Wednesday, November 11, 2015

No more swivel chairs for world leaders attending APEC Summit in Manila

PH Pres. Benigno Aquino III inspects APEC venue. Photo: Malacanang
In one of its front page trivia, the Philippines News Agency came out with a news dispatch which states that the 21 world leaders who are set to attend the Asia-Pacific Economic Cooperation (APEC) Summit in Manila on November 17, 2015, would be using fixed chairs, instead of the normal swivel chairs that allow the leader to have the freedom to turn around whenever he wants to do so during formal sessions.

Admittedly, this news story is new. And this is the first time that a host country like the Philippines has used this new strategy to perhaps, curtail the bad mannerism of a particular world leader. To some, this might be misconstrued as an unacceptable imposition of something beyond human rational behavior. If it is, I simply don't agree with this view.

What is really the essence why the host country decides to deviate from using the usual swivel chair? In his words, Philippines' Communication Secretary Herminio Coloma, Jr. was quoted as saying: "They use fixed chairs to enable leaders to easily talk to those seated beside them. It keeps a leader from turning his back on
someone or talking behind the back of somebody else."

Coloma made the statement when he inspected the World Trade Center along Roxas Boulevard, which will be used as the working venue for international media representatives who are accredited to attend the 2015 APEC Summit in Manila next week.

Coloma added that sitting on fixed chairs indicates "openness" among heads of states.

Whoever initiated this rare idea, I can only wish that the world leaders will come to terms with reality.

I'm not new to attending a big international event such as the APEC Summit. If I wasn't mistaken, I attended one in Bali, Indonesia and, of course, the one held in Manila on November 25, 1996. I was supposed to attend another one in Vietnam but my name was eventually deleted due to internal politics in the bureau.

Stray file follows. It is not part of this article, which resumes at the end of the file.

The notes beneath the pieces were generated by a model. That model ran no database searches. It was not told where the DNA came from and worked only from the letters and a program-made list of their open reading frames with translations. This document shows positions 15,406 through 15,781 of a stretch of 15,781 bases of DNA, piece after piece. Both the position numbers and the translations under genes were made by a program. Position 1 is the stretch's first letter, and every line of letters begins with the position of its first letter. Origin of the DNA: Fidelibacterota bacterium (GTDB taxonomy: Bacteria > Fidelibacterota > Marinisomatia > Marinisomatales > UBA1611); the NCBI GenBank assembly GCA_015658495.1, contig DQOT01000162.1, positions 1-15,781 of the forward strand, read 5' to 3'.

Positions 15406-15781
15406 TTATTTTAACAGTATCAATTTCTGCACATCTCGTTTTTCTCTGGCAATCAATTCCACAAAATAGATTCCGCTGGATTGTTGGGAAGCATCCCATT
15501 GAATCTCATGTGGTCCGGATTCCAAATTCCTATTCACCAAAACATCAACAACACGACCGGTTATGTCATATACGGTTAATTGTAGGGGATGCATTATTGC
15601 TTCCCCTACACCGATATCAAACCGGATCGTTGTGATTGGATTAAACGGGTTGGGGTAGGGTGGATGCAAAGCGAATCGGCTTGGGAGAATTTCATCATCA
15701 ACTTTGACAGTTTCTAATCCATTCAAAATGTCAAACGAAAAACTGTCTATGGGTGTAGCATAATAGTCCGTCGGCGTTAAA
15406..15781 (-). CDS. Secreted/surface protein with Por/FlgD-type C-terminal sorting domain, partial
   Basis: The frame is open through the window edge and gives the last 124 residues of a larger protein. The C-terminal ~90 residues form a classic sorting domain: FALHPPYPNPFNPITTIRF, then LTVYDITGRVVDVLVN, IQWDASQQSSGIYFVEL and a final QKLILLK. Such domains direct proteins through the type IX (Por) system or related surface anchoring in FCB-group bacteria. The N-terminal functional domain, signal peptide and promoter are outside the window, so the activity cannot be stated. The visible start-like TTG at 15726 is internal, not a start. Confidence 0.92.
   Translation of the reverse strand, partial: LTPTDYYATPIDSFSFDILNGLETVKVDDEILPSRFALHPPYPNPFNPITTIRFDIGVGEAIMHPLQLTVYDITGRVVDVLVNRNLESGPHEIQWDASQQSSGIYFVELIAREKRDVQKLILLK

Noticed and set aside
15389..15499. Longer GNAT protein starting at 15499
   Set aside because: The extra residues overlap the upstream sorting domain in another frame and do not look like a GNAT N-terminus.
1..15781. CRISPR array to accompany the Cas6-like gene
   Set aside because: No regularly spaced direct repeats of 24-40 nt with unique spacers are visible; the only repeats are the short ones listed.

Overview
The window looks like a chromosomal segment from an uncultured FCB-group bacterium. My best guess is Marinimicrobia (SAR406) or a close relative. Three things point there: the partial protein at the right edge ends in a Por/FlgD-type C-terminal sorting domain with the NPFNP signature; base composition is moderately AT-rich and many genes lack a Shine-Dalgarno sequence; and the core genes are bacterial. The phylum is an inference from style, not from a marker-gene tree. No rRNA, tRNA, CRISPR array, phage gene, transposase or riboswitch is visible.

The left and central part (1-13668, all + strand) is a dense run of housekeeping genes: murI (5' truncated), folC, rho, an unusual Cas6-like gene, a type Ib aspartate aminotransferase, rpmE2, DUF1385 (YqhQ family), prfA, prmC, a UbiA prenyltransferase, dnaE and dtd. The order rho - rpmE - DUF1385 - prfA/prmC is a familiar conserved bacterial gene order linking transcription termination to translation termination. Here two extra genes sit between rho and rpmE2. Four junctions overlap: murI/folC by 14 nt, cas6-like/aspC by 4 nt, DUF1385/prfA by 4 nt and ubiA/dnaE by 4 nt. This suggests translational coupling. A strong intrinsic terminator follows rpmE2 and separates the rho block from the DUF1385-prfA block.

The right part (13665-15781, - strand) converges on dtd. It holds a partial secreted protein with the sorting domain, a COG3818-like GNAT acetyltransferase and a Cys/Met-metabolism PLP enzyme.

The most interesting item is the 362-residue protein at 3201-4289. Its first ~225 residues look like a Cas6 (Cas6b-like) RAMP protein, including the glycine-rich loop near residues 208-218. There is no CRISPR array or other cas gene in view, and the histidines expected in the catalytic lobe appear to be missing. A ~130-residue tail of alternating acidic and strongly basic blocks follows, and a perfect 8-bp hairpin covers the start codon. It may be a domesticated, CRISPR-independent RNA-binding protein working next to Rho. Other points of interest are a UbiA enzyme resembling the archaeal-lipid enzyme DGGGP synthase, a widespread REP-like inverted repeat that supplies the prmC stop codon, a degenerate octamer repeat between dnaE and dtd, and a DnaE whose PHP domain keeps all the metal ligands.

If I remember it right, the leaders adopted the Manila Action Plan for APEC (MAPA), which includes individual and collective action plans to achieve the Bogor goals of free and open trade and investment by 2010 and 2020.

At the same time, the Leaders meeting also endorsed the Information Technology Agreement which led to the conclusion of the agreement in the WTO.  "Leaders endorsed the focus of APEC's economic and technical cooperation activities into six areas: developing human capital, fostering safe and efficient capital markets, strengthening economic infrastructure, harnessing technologies of the future, promoting environmentally sustainable growth, and encouraging the growth of small and medium-sized enterprises."

Based on the above, I hadn't noticed any suggestion that would impinge on discussing the sensitive issue of the South China Sea, which is now causing so much brouhaha in Asia, if not the world. In fact, only six areas of economic and technical cooperation were included in the agenda. But why did the organizers miss to include such issue then? Was it because of its sensitivity? Or they just didn't want China to be infuriated so that they deliberately forgot about it?

Now, I wouldn't be surprised at all why China, which is participating in this week's Manila APEC Summit, couldn't be blamed as to what's transpiring in the South China Sea. Over the years, China always believed that it has the sole jurisdiction of almost all the islands, islets, reefs and atolls in the South China Sea, because nobody at that time came forward to sound the alarm.

Next week, China's leader President Xi Jinping has committed himself to attend the APEC Summit in Manila. Already, foreign affairs officials had appealed to the protestors not to lambast or insult the Chinese leader. In fact, a foreign affairs official said that it is not a welcome idea to hurl insults against China while its leader is attending the APEC summit. In short, the DFA official is calling on all Filipinos to show respect to all the leaders and delegates who were invited to see for themselves the hospitality  and beauty of the Philippines.







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